The rapid increase in strength of Hurricane Ida as it moved through the Gulf of Mexico could see the offshore energy sector suffer one of its biggest losses for several years as a result of the natural catastrophe.
Insured losses in the sector could hit $1bn property damage alone, according to preliminary estimates from U.S. property data and analytics company CoreLogic.
That estimate excluded any losses from production disruption, and could be revised over time, a spokesperson for CoreLogic said.
The volume of oil shut in by the hurricane rose to 1.7m bpd of offshore output, up by 240,000 barrels from Wednesday, the Bureau of Safety and Environmental Enforcement said.
Natural resources consultancy Wood Mackenzie said that Ida had a significant impact on Louisiana refinery operations and the Gulf of Mexico production, “causing a historic US crude supply chain disruption”. The consultancy added that “utility disruptions caused by lack of power, mobile data services, and water, could lead to Ida becoming a long-tailed event when it comes to claims reporting.”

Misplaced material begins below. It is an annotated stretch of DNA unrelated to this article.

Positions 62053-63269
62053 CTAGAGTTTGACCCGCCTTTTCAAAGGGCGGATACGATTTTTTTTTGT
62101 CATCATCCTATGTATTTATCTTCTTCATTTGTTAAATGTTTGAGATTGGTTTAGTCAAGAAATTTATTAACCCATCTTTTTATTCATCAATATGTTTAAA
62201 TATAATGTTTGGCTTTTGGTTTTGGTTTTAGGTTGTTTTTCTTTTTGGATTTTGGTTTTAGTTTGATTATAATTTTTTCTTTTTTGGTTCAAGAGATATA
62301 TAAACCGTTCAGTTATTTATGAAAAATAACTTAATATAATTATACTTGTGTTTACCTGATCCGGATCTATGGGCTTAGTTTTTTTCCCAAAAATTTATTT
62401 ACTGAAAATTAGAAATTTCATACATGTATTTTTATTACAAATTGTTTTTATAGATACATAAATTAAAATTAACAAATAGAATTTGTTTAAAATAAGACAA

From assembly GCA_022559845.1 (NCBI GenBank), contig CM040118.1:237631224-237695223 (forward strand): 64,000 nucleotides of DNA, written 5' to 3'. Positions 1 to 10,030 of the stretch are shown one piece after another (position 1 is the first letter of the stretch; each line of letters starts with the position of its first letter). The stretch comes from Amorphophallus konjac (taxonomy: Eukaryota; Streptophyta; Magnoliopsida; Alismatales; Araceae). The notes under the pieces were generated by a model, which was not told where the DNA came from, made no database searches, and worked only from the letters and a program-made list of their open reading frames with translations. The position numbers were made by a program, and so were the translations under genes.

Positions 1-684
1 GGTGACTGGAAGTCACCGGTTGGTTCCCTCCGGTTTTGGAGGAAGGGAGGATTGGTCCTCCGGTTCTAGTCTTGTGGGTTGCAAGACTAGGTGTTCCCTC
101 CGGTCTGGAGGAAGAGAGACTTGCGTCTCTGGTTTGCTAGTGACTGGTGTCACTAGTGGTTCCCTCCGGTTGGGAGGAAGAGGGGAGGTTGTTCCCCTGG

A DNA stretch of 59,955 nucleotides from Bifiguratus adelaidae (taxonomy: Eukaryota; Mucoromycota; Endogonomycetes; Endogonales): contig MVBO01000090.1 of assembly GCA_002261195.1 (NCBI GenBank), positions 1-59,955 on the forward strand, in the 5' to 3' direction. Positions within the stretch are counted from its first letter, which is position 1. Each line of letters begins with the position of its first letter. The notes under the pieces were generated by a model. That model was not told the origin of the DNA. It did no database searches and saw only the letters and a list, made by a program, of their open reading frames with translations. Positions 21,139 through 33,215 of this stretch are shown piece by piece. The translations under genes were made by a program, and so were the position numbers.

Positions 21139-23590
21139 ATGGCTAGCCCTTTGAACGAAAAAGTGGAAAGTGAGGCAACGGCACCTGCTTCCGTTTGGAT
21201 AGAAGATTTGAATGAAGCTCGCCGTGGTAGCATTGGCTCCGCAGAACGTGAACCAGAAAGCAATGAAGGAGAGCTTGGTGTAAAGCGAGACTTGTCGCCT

There were estimates that total losses could be close to $30bn, with the impact of the hurricane continuing north as far up as New York, resulting in dozens of fatalities.
William Liebler, US Chief Claims Officer at Marsh, said that “the remnants of Hurricane Ida passing through the Northeast has caused significant water damage… We expect the bulk of those claims to come in over the next several days as businesses access and assess the impact.”